Know Your Car: How To Find Your VIN
It's just VIN, not "VIN number," by the way.
Everybody who owns a car has had to jump through hoops to get insurance. In a common scenario, you’re on the phone with your agent, seeking to add your brand-new, or new-to-you wheeled conveyance to your insurance policy. You explain to the agent over the phone the make, model, color, year, and license plate number, but for some reason, the agent tells you that more information is needed. Huh? What more information could they possibly need? “We need the VIN,” the agent tells you.
You pause for a second, a bit confused. What the heck is a VIN? And where the heck would I even find that information on a car? Car Bibles can help with that.
What Is a VIN?
VIN is an acronym that is short for Vehicle Identification Number. The VIN, commonly incorrectly referred to as a VIN number a la ATM machine, is a 17-character code made up of numbers and letters that uniquely identifies one singular vehicle. Most electronic devices come with a serial number, and conceptually, a VIN is the same but specifically for cars.
How To Find a VIN
A VIN isn’t some classified, top-secret piece of information that requires a CIA security clearance to disseminate. I promise, automakers want you to know the VIN, and most have placed them in discrete, yet accessible spaces on your vehicle. Here are some common places on your vehicle to look for your VIN. In case you’re not sure, I’ll demonstrate with this 2022 Toyota 4Runner here.
- Take a step outside and look at the front of your car. On the dashboard in front of the driver in the very furthest corner, closest to the windshield, will be the VIN. In some vehicles, the dashboard may have a specific cutout just for the VIN.
- Open your door. Inside the driver’s door jamb, there should be a sticker, usually placed towards the bottom of the door. This information often includes the VIN, along with other helpful details for your car.
- If you have the vehicle’s title or registration, those documents list the VIN.
- A VIN could also be found on an insurance card.
- Check under the hood. Sometimes, not always, your vehicle’s engine may have a VIN placard or barcode, often on one side of the engine.
- Some older BMW and Mercedes vehicles have VINs stamped on body panels, namely on the trunk lid, underneath where a license plate would usually be.
FAQs About How To Find Your Car’s VIN
Based on data from search engines, as well as considerations of what we’d want to know, we’ve gathered frequently asked questions that should help you understand the process of changing a tire.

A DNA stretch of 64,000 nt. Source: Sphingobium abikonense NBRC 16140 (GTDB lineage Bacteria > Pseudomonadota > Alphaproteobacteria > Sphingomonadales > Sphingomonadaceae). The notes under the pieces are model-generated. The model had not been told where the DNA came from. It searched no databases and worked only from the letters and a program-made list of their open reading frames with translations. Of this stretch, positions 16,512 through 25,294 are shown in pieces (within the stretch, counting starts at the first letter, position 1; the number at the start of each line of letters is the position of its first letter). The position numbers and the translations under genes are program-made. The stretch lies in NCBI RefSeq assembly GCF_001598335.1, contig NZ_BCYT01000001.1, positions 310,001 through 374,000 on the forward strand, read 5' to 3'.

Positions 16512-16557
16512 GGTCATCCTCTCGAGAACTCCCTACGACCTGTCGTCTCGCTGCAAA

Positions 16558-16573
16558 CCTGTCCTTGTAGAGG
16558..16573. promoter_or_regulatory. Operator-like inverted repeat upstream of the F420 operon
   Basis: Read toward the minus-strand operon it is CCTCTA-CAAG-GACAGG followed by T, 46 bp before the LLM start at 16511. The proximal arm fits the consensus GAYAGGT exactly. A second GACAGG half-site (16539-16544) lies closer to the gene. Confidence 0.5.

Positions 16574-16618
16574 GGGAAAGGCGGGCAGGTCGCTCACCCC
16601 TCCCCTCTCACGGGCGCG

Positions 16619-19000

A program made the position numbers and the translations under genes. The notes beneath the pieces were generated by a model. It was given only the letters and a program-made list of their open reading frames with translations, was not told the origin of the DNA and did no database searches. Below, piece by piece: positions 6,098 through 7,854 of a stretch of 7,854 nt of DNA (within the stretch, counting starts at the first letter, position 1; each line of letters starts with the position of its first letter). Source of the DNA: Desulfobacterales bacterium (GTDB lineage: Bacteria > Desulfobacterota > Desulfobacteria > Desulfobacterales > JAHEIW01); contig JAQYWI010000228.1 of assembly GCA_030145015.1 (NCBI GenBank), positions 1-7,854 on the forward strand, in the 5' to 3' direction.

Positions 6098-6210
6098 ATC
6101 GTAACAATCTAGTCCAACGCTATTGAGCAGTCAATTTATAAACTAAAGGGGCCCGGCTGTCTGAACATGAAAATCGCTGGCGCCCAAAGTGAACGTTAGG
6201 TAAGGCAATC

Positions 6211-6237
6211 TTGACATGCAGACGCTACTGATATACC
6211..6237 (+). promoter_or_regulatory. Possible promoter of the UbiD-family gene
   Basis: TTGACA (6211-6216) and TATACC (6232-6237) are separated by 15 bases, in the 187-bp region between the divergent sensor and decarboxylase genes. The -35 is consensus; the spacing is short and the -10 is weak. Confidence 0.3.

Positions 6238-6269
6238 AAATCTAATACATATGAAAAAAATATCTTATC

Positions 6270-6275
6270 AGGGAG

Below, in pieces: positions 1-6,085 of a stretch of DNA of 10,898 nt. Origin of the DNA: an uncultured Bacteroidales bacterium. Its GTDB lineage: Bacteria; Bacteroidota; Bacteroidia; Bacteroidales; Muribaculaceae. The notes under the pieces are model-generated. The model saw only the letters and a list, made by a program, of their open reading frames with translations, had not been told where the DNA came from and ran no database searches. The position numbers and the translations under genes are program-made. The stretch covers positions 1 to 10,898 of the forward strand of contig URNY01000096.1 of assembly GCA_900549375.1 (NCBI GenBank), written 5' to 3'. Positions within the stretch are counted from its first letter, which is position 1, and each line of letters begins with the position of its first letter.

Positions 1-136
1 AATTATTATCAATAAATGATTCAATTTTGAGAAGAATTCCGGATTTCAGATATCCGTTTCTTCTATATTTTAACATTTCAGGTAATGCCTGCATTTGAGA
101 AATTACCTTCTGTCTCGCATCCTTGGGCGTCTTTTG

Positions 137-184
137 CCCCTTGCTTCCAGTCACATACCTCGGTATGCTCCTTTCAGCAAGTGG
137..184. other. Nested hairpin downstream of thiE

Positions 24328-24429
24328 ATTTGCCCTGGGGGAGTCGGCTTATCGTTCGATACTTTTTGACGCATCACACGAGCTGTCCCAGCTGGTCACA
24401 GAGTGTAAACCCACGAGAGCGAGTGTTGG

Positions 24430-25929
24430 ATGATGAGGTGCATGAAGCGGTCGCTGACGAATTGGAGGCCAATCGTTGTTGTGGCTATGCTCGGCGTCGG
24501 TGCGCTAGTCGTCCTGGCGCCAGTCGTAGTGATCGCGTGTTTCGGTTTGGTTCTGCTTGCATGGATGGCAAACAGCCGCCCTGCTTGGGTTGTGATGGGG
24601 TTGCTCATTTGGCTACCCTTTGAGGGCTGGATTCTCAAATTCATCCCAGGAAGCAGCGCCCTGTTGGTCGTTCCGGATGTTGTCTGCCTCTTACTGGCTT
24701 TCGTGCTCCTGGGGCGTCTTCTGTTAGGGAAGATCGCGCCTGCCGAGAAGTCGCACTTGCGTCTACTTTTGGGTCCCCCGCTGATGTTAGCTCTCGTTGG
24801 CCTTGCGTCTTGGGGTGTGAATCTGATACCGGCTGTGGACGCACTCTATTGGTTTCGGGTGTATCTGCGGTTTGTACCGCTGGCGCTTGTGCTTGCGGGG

Q: How do I decode what the VIN means?
A: The National Highway Traffic Safety Administration (NHTSA) has a page specifically for that. Visit the NHTSA VIN Decoder and punch in your VIN for more information.
Q: I’m looking to purchase a car and I can’t find the VIN anywhere. Is that bad?
A: If you can’t find the VIN in the places mentioned above, then you might have a problem if somebody is intentionally hiding something. The VIN is a unique number that identifies a vehicle. It proves that your vehicle is your vehicle. Typically, they’re not the easiest bit of information to remove, and without that information, it will be impossible to ensure that the vehicle hasn’t been declared a total loss, was stolen, or worse.
Q: I’ve seen multiple VINs on my vehicle, what does this mean?
A: Some manufacturers VIN stamp parts that other manufacturers do not. A vehicle could have been repaired with used parts, and the used part would have the VIN of whatever car that part came from. It doesn’t necessarily mean the car’s a rust bucket, but it does mean the car has been repaired at one point in time. Do your research.
Q: The VIN is just visible in the windshield like that? Can people do malicious things with my VIN?
A: In general, you should be safe. No dealership will cut or program keys without proof of ownership, so even if some stranger writes down your VIN, there’s not much they can really do with it. Still, some less than scrupulous bad actors have cloned and stolen vehicles from VINs, but that’s exceptionally rare.
Q: What is VIN swapping?
A: VIN swapping is when unscrupulous people steal the VIN stickers and placard from a totaled or defunct vehicle, and put them on a different vehicle. Often, the new VIN vehicle recipient is stolen, or had been totaled, or some other horrible thing. This is illegal.
Watch This Video Tutorial On How To Find a VIN
Listen, I get it, reading is hard, and cars are confusing. Maybe you’d do better with a visual aid. Here’s a great video from Damagedcars.com, plainly showing how and where to find a VIN on most any vehicle. He’s easy to follow, and the video is clear as day. It’s a great resource, give it a gander.
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